DO IT IN COMPOSITE
Composite pressure housings for submersible applications
excellent cost/mechanical resistance ratio – superior corrosion and fatigue resistance – non-magnetic – sustainability.
The marine industry benefits from a long experience in the composite materials field. Nevertheless, there is a noticeable evolution towards more effective materials and fabrication methods.
The marine environment is a serious test bench for new materials.
The advantages in weight gain, corrosion and fatigue resistance, cost/mechanical performances ratio compared with titanium for instance, and the petrol industry moving towards the deep sea, provide plenty of opportunities for the composite-made parts.
Buckling depth (m)/weight (Kg)
Epoxy-glass housing for deep sea
TEST PASSED SUCCESSFULLY !
The deep water exploration (up to 6000 m deep) is a perfect zone for the use of composite materials. The operating conditions (great mechanical stress, long-term immersion) make these materials very attractive. Following several qualification studies, the use of glass/epoxy enclosures for the oceanographic instrumentation protection, up to 6000 m deep underwater, is now widespread. These containers are designed to resist external pressures of more than 60 Mpa. In order to extend the scope of applications of these materials and to meet the demands for specific structures fabrication, several studies have been carried out to assess the possible uses of composite materials for the making of bigger structures such as Autonomous Underwater Vehicles (AUV), used in the seabed study. The opposite figure represents one of the tests carried out by IFREMER on an AUV prototype, ½ scale. The rupture of the cylinder, made thanks to the filament winding process, was buckling-generated under a 600-bar-pressure (6000 m deep).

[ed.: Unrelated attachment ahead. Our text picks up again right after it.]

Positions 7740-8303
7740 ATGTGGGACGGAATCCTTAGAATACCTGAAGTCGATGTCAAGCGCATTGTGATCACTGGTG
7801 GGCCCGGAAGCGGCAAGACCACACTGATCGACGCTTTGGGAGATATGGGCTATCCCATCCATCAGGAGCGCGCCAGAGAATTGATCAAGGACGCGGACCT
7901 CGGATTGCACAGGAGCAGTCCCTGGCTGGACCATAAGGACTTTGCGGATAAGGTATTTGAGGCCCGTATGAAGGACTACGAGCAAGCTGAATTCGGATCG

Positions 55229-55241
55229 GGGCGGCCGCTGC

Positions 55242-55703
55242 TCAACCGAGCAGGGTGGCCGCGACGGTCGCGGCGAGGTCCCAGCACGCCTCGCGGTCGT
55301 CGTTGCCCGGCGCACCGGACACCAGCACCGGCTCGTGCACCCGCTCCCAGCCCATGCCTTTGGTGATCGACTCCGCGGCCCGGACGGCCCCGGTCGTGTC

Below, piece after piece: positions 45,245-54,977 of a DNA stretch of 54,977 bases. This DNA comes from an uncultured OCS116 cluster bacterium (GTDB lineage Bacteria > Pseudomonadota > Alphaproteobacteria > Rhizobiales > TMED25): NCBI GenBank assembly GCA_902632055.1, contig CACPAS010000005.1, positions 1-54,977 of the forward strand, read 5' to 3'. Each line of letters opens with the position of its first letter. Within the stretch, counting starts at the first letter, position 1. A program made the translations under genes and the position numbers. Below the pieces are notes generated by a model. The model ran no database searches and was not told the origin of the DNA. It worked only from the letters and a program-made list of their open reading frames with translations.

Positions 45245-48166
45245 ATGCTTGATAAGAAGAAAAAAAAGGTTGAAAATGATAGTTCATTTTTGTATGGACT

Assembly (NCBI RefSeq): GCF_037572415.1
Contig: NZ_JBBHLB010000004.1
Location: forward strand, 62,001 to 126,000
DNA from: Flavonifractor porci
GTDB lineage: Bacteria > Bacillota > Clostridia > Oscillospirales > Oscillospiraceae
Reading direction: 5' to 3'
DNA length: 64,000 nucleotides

pressure housing for deep-water beacon.
Special housing for the oceanographic research.
Composite plug for submersible optical-fiber transponder.